Monday, 14 April 2014

Creative Writing Blog Tour

The wonderful crime writer Penny Hancock ( facebook pennyhancockauthor ) has invited me to take part in a blog tour about the writing process. All writers involved answer 4 questions about the writing process then ask 3 writer friends to share their writing process, and so the tour goes on. Here goes!

What am I working on?
Right now I’m completing the fourth book in my crime series, River of Souls. The series is published by Mulholland and focuses on Alice Quentin, a forensic psychologist working in London. Alice works alongside DCI Don Burns, a Scottish detective now living in Southwark. The first novel Crossbones Yard featured a real London location, in Borough, which I stumbled on by accident. It’s London’s only prostitutes’ graveyard, atmospheric but so long neglected it’s easy to ignore. As soon as this one’s done, it’s on to number 5 in the series, Blood Symmetry, which is still in the planning/research phase.

How does my work differ from others of its genre?
I don’t deliberately set out to make my work different from other novels in the crime genre. I think the responsibility of all thriller writers is quite literally and simply to ‘thrill’. My aim is to provide plenty of twists and turns and tell an exciting tale. For that reason, I choose to write in the first person, for its immediacy and urgency. I’d like to think that the fact I was a poet for 15 years before becoming a novelist shows in my writing, which is sometimes described as lyrical. I aim to write taut, finely honed sentences. It doesn’t always work, but I try my best!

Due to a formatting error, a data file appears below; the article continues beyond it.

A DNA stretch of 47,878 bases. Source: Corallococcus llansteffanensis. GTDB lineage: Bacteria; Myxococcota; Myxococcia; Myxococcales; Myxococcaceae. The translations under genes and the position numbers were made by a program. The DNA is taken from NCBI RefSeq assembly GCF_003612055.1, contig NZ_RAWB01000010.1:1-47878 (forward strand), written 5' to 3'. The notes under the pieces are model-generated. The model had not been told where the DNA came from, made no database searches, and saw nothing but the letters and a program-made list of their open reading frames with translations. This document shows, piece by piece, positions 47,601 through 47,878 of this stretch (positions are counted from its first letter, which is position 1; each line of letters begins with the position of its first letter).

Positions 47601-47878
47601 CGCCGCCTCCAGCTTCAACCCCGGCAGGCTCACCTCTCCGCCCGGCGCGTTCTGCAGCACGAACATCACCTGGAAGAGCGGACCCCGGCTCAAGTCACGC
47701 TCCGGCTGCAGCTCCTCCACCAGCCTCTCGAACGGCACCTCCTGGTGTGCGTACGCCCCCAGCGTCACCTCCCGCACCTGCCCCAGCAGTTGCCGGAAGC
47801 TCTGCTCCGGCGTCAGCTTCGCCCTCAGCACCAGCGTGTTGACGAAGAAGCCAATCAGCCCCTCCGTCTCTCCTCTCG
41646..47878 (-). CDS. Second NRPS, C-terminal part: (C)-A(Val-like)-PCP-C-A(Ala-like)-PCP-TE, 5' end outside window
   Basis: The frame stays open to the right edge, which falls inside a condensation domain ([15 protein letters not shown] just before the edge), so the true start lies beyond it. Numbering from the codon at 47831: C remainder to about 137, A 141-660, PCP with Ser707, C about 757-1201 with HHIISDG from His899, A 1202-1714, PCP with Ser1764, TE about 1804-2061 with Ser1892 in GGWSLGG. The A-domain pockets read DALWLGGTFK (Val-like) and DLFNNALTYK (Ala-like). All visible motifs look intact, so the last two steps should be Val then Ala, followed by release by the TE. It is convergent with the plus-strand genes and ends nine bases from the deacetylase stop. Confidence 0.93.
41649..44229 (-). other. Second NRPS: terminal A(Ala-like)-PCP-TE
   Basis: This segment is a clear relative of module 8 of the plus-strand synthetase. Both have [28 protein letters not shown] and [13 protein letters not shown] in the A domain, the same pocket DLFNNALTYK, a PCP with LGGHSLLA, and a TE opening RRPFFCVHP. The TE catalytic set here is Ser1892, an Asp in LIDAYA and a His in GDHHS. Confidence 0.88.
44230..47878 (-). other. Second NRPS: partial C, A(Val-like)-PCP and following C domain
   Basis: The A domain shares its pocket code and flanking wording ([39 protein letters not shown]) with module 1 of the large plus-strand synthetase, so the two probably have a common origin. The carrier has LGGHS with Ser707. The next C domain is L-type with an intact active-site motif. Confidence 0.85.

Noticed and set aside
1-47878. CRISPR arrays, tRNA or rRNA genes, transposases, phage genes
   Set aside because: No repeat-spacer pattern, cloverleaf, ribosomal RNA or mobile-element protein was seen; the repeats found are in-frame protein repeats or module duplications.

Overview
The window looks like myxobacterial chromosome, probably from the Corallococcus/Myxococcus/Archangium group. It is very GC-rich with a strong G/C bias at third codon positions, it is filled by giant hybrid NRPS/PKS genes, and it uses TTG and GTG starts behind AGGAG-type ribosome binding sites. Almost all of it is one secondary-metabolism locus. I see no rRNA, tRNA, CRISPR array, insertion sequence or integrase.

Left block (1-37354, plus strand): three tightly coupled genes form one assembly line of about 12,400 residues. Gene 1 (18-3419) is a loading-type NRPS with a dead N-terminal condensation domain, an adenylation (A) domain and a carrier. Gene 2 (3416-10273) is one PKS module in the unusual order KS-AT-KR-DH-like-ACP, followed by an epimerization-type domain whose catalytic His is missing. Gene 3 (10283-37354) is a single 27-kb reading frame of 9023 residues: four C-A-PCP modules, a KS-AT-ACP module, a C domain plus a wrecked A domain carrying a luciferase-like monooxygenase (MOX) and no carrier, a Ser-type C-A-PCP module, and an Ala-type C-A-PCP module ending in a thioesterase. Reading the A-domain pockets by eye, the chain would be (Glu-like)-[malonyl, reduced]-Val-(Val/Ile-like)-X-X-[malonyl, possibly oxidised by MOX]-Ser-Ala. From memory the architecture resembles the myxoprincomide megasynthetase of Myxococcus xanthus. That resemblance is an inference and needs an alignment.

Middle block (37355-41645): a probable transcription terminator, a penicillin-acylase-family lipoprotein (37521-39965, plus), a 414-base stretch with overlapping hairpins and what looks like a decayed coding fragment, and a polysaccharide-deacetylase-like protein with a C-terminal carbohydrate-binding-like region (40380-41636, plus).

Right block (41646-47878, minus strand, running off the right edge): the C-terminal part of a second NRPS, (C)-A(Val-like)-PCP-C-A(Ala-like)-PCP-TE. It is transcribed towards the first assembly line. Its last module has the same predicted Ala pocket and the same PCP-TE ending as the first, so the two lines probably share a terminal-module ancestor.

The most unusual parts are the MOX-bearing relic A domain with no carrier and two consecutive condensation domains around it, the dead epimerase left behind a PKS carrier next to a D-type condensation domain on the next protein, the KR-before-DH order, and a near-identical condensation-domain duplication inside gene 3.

Why do I write what I do?
I write first person narrative, from the perspective of a female psychologist. It feels like an extraordinarily comfortable fit, although I often write short stories from a male perspective, just for variety. I love the shape shifting aspect of writing. I can be whoever I want to be, but Alice Quentin’s mindset isn’t that far from my own. Like her, I’m fascinated by people and constantly second guessing what them. I know it would be more profitable to write James Patterson style action thrillers, or have characters hanging out of helicopters like Lee Childs, but it wouldn’t come over as authentic. I enjoy writing novels set in London, although I live in Cambridge now. I lived there for the first 25 years of my life and often miss it still. Writing this series allows me to be a vicarious Londoner again.

How does your writing process work?
I write one novel per year. At the moment I tend to spend 3 pr 4 months writing a first draft, then another 2 or 3 months redrafting before sending it to my editor. Then the editing and copyediting stage can take a further three months. I’m lucky to have a wonderful editor, Ruth Tross, at Mulholland. She’s a fabulously perceptive reader, able to cut the quick of a story. I enjoy being edited, and it’s a good way to keep your ego in check. There’s no such thing as a perfect manuscript, at least not in my world!